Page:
In 1833, Grenada became part of the British Windward Islands Administration and remained so until 1958. Slavery was abolished in 1834 and Nutmeg, which is now the national export crop, was introduced in 1843, when a merchant ship called in on its way to England from the East Indies. In 1958, the Windward Islands Administration was dissolved, and Grenada joined the Federation of the West Indies.

After the Federation of the West Indies collapsed in 1962, the British government tried to form a small federation out of its remaining dependencies in the Eastern Caribbean. Following the failure of this second effort, the British and the islanders developed the concept of "associated statehood". Under the Associated Statehood Act on March 3, 1967, Grenada was granted full autonomy over its internal affairs.

On February 7, 1974, Grenada became a fully independent state and achieved independence from Great Britain. Following a leftist coup in October, 1983, led by Deputy Prime Minister, Bernard Coard, in 1983, the island was somewhat controversially invaded by a U. S.-Caribbean force, and a democratic government was reinstated. After the invasion, the United States gave $48.4 million in economic assistance to Grenada, in 1984.

Grenada has continued to enjoy its independence; but sadly has been rocked by two, devastating hurricanes within the last eight years: Ivan and Emily, which have severely crippled the economy.  However, the Grenadians will continue to persevere and will nevertheless be dancing and laughing all day long today.

Try this delicious recipe for the Grenadian National Dish: Oil Down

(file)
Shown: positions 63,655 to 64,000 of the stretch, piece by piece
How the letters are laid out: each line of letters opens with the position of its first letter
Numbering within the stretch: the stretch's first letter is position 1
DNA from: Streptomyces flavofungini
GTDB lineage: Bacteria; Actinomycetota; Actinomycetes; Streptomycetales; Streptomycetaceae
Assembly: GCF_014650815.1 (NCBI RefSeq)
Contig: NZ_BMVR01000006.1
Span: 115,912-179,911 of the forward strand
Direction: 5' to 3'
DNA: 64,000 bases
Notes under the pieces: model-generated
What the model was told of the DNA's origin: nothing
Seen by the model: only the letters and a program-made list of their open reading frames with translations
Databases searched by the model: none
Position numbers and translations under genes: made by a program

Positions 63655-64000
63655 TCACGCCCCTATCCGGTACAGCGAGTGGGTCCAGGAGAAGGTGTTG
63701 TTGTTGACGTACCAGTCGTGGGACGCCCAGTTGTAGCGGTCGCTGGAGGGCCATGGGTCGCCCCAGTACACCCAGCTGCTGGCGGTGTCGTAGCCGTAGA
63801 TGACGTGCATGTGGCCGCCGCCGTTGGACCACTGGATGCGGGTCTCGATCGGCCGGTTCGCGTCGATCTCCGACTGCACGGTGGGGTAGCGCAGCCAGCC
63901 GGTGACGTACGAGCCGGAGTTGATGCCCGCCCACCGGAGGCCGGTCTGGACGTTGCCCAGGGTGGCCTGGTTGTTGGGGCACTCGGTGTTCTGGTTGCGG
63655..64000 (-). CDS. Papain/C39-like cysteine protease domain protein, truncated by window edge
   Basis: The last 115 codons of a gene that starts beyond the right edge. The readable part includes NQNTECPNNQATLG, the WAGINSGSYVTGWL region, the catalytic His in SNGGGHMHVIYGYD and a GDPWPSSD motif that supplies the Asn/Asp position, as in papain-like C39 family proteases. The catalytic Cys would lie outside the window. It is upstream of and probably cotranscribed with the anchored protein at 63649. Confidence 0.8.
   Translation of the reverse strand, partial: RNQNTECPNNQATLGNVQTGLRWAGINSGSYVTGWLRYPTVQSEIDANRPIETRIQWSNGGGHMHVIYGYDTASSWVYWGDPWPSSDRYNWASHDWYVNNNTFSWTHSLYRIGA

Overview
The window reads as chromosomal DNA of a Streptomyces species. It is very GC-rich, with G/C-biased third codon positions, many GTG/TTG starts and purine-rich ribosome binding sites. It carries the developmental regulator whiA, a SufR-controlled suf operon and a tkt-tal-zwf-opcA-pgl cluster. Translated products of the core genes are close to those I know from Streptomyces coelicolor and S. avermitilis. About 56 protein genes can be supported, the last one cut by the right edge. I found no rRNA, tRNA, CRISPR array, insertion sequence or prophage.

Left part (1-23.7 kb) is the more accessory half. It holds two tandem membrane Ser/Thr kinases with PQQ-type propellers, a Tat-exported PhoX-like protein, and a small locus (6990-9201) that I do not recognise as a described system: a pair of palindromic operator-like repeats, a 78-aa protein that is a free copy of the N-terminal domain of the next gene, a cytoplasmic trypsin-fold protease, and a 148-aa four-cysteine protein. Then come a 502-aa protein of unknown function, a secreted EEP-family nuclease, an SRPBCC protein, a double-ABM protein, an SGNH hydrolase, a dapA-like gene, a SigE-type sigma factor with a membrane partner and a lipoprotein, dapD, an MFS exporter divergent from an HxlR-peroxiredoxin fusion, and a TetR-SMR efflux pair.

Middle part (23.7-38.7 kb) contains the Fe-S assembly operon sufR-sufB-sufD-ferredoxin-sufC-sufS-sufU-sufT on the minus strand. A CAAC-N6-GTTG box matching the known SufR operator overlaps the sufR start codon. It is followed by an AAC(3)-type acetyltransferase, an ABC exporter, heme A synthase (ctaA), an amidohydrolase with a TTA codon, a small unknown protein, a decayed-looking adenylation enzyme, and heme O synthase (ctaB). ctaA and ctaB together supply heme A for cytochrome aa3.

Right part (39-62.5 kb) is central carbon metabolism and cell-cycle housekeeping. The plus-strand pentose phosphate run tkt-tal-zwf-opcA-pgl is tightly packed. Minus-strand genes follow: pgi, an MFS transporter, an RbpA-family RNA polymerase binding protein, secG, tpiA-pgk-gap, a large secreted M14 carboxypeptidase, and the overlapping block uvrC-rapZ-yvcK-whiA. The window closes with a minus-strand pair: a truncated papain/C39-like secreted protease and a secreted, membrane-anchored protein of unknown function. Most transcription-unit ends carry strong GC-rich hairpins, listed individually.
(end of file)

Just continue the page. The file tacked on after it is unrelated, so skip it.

Oil Down
By Travel Grenada


  •         1 lb. salted meat (beef or ham or salted cod fish)
  •         1 medium onion
  •         1 large green breadfruit (about 2 lb.)
  •         8-10 Callaloo leaves (you can use spinach if you cannot find callaloo)
  •         1¼ cups coconut milk
  •         1 celery stalk, chopped
  •         2 sprigs thyme
  •         Avocado and Fresh Fruit for garnish


1. Wash salted meat (note: If you are using salted cod fish, instead, for this dish, boil salt fish first by it self to get rid of extra salt), cut into small pieces. Put into heavy aluminum pot.

2.  Add sliced onion and chopped celery, and thyme. Mix.

3.  Wash and peel the skin of the breadfruit. Cut into 4-5 wedges. Remove centre core.   Cut wedges in halves across.

4.  Arrange breadfruit pieces on the meat.

callaloo/spinach leaves, peel stems, break stems into pieces, add to pot.

6.  Spread leaves open on the top of breadfruit putting the smaller leaves between
larger ones.

7. Add coconut milk. Cover pot tightly, put on medium heat. Cook until all the water is absorbed and food begins to fry.  Remove from fire.

8.  Open pot. Using a fork and spoon, roll up leaves into a ball-like mixture.

Serve on a warm dish.   Add the breadfruit pieces to the dish, then the meat. Complete the meal with avocado slices and a fresh fruit, for garnish.

Sources: Wikipedia, Grenada Grenadines, Google, Bing, Travel Grenada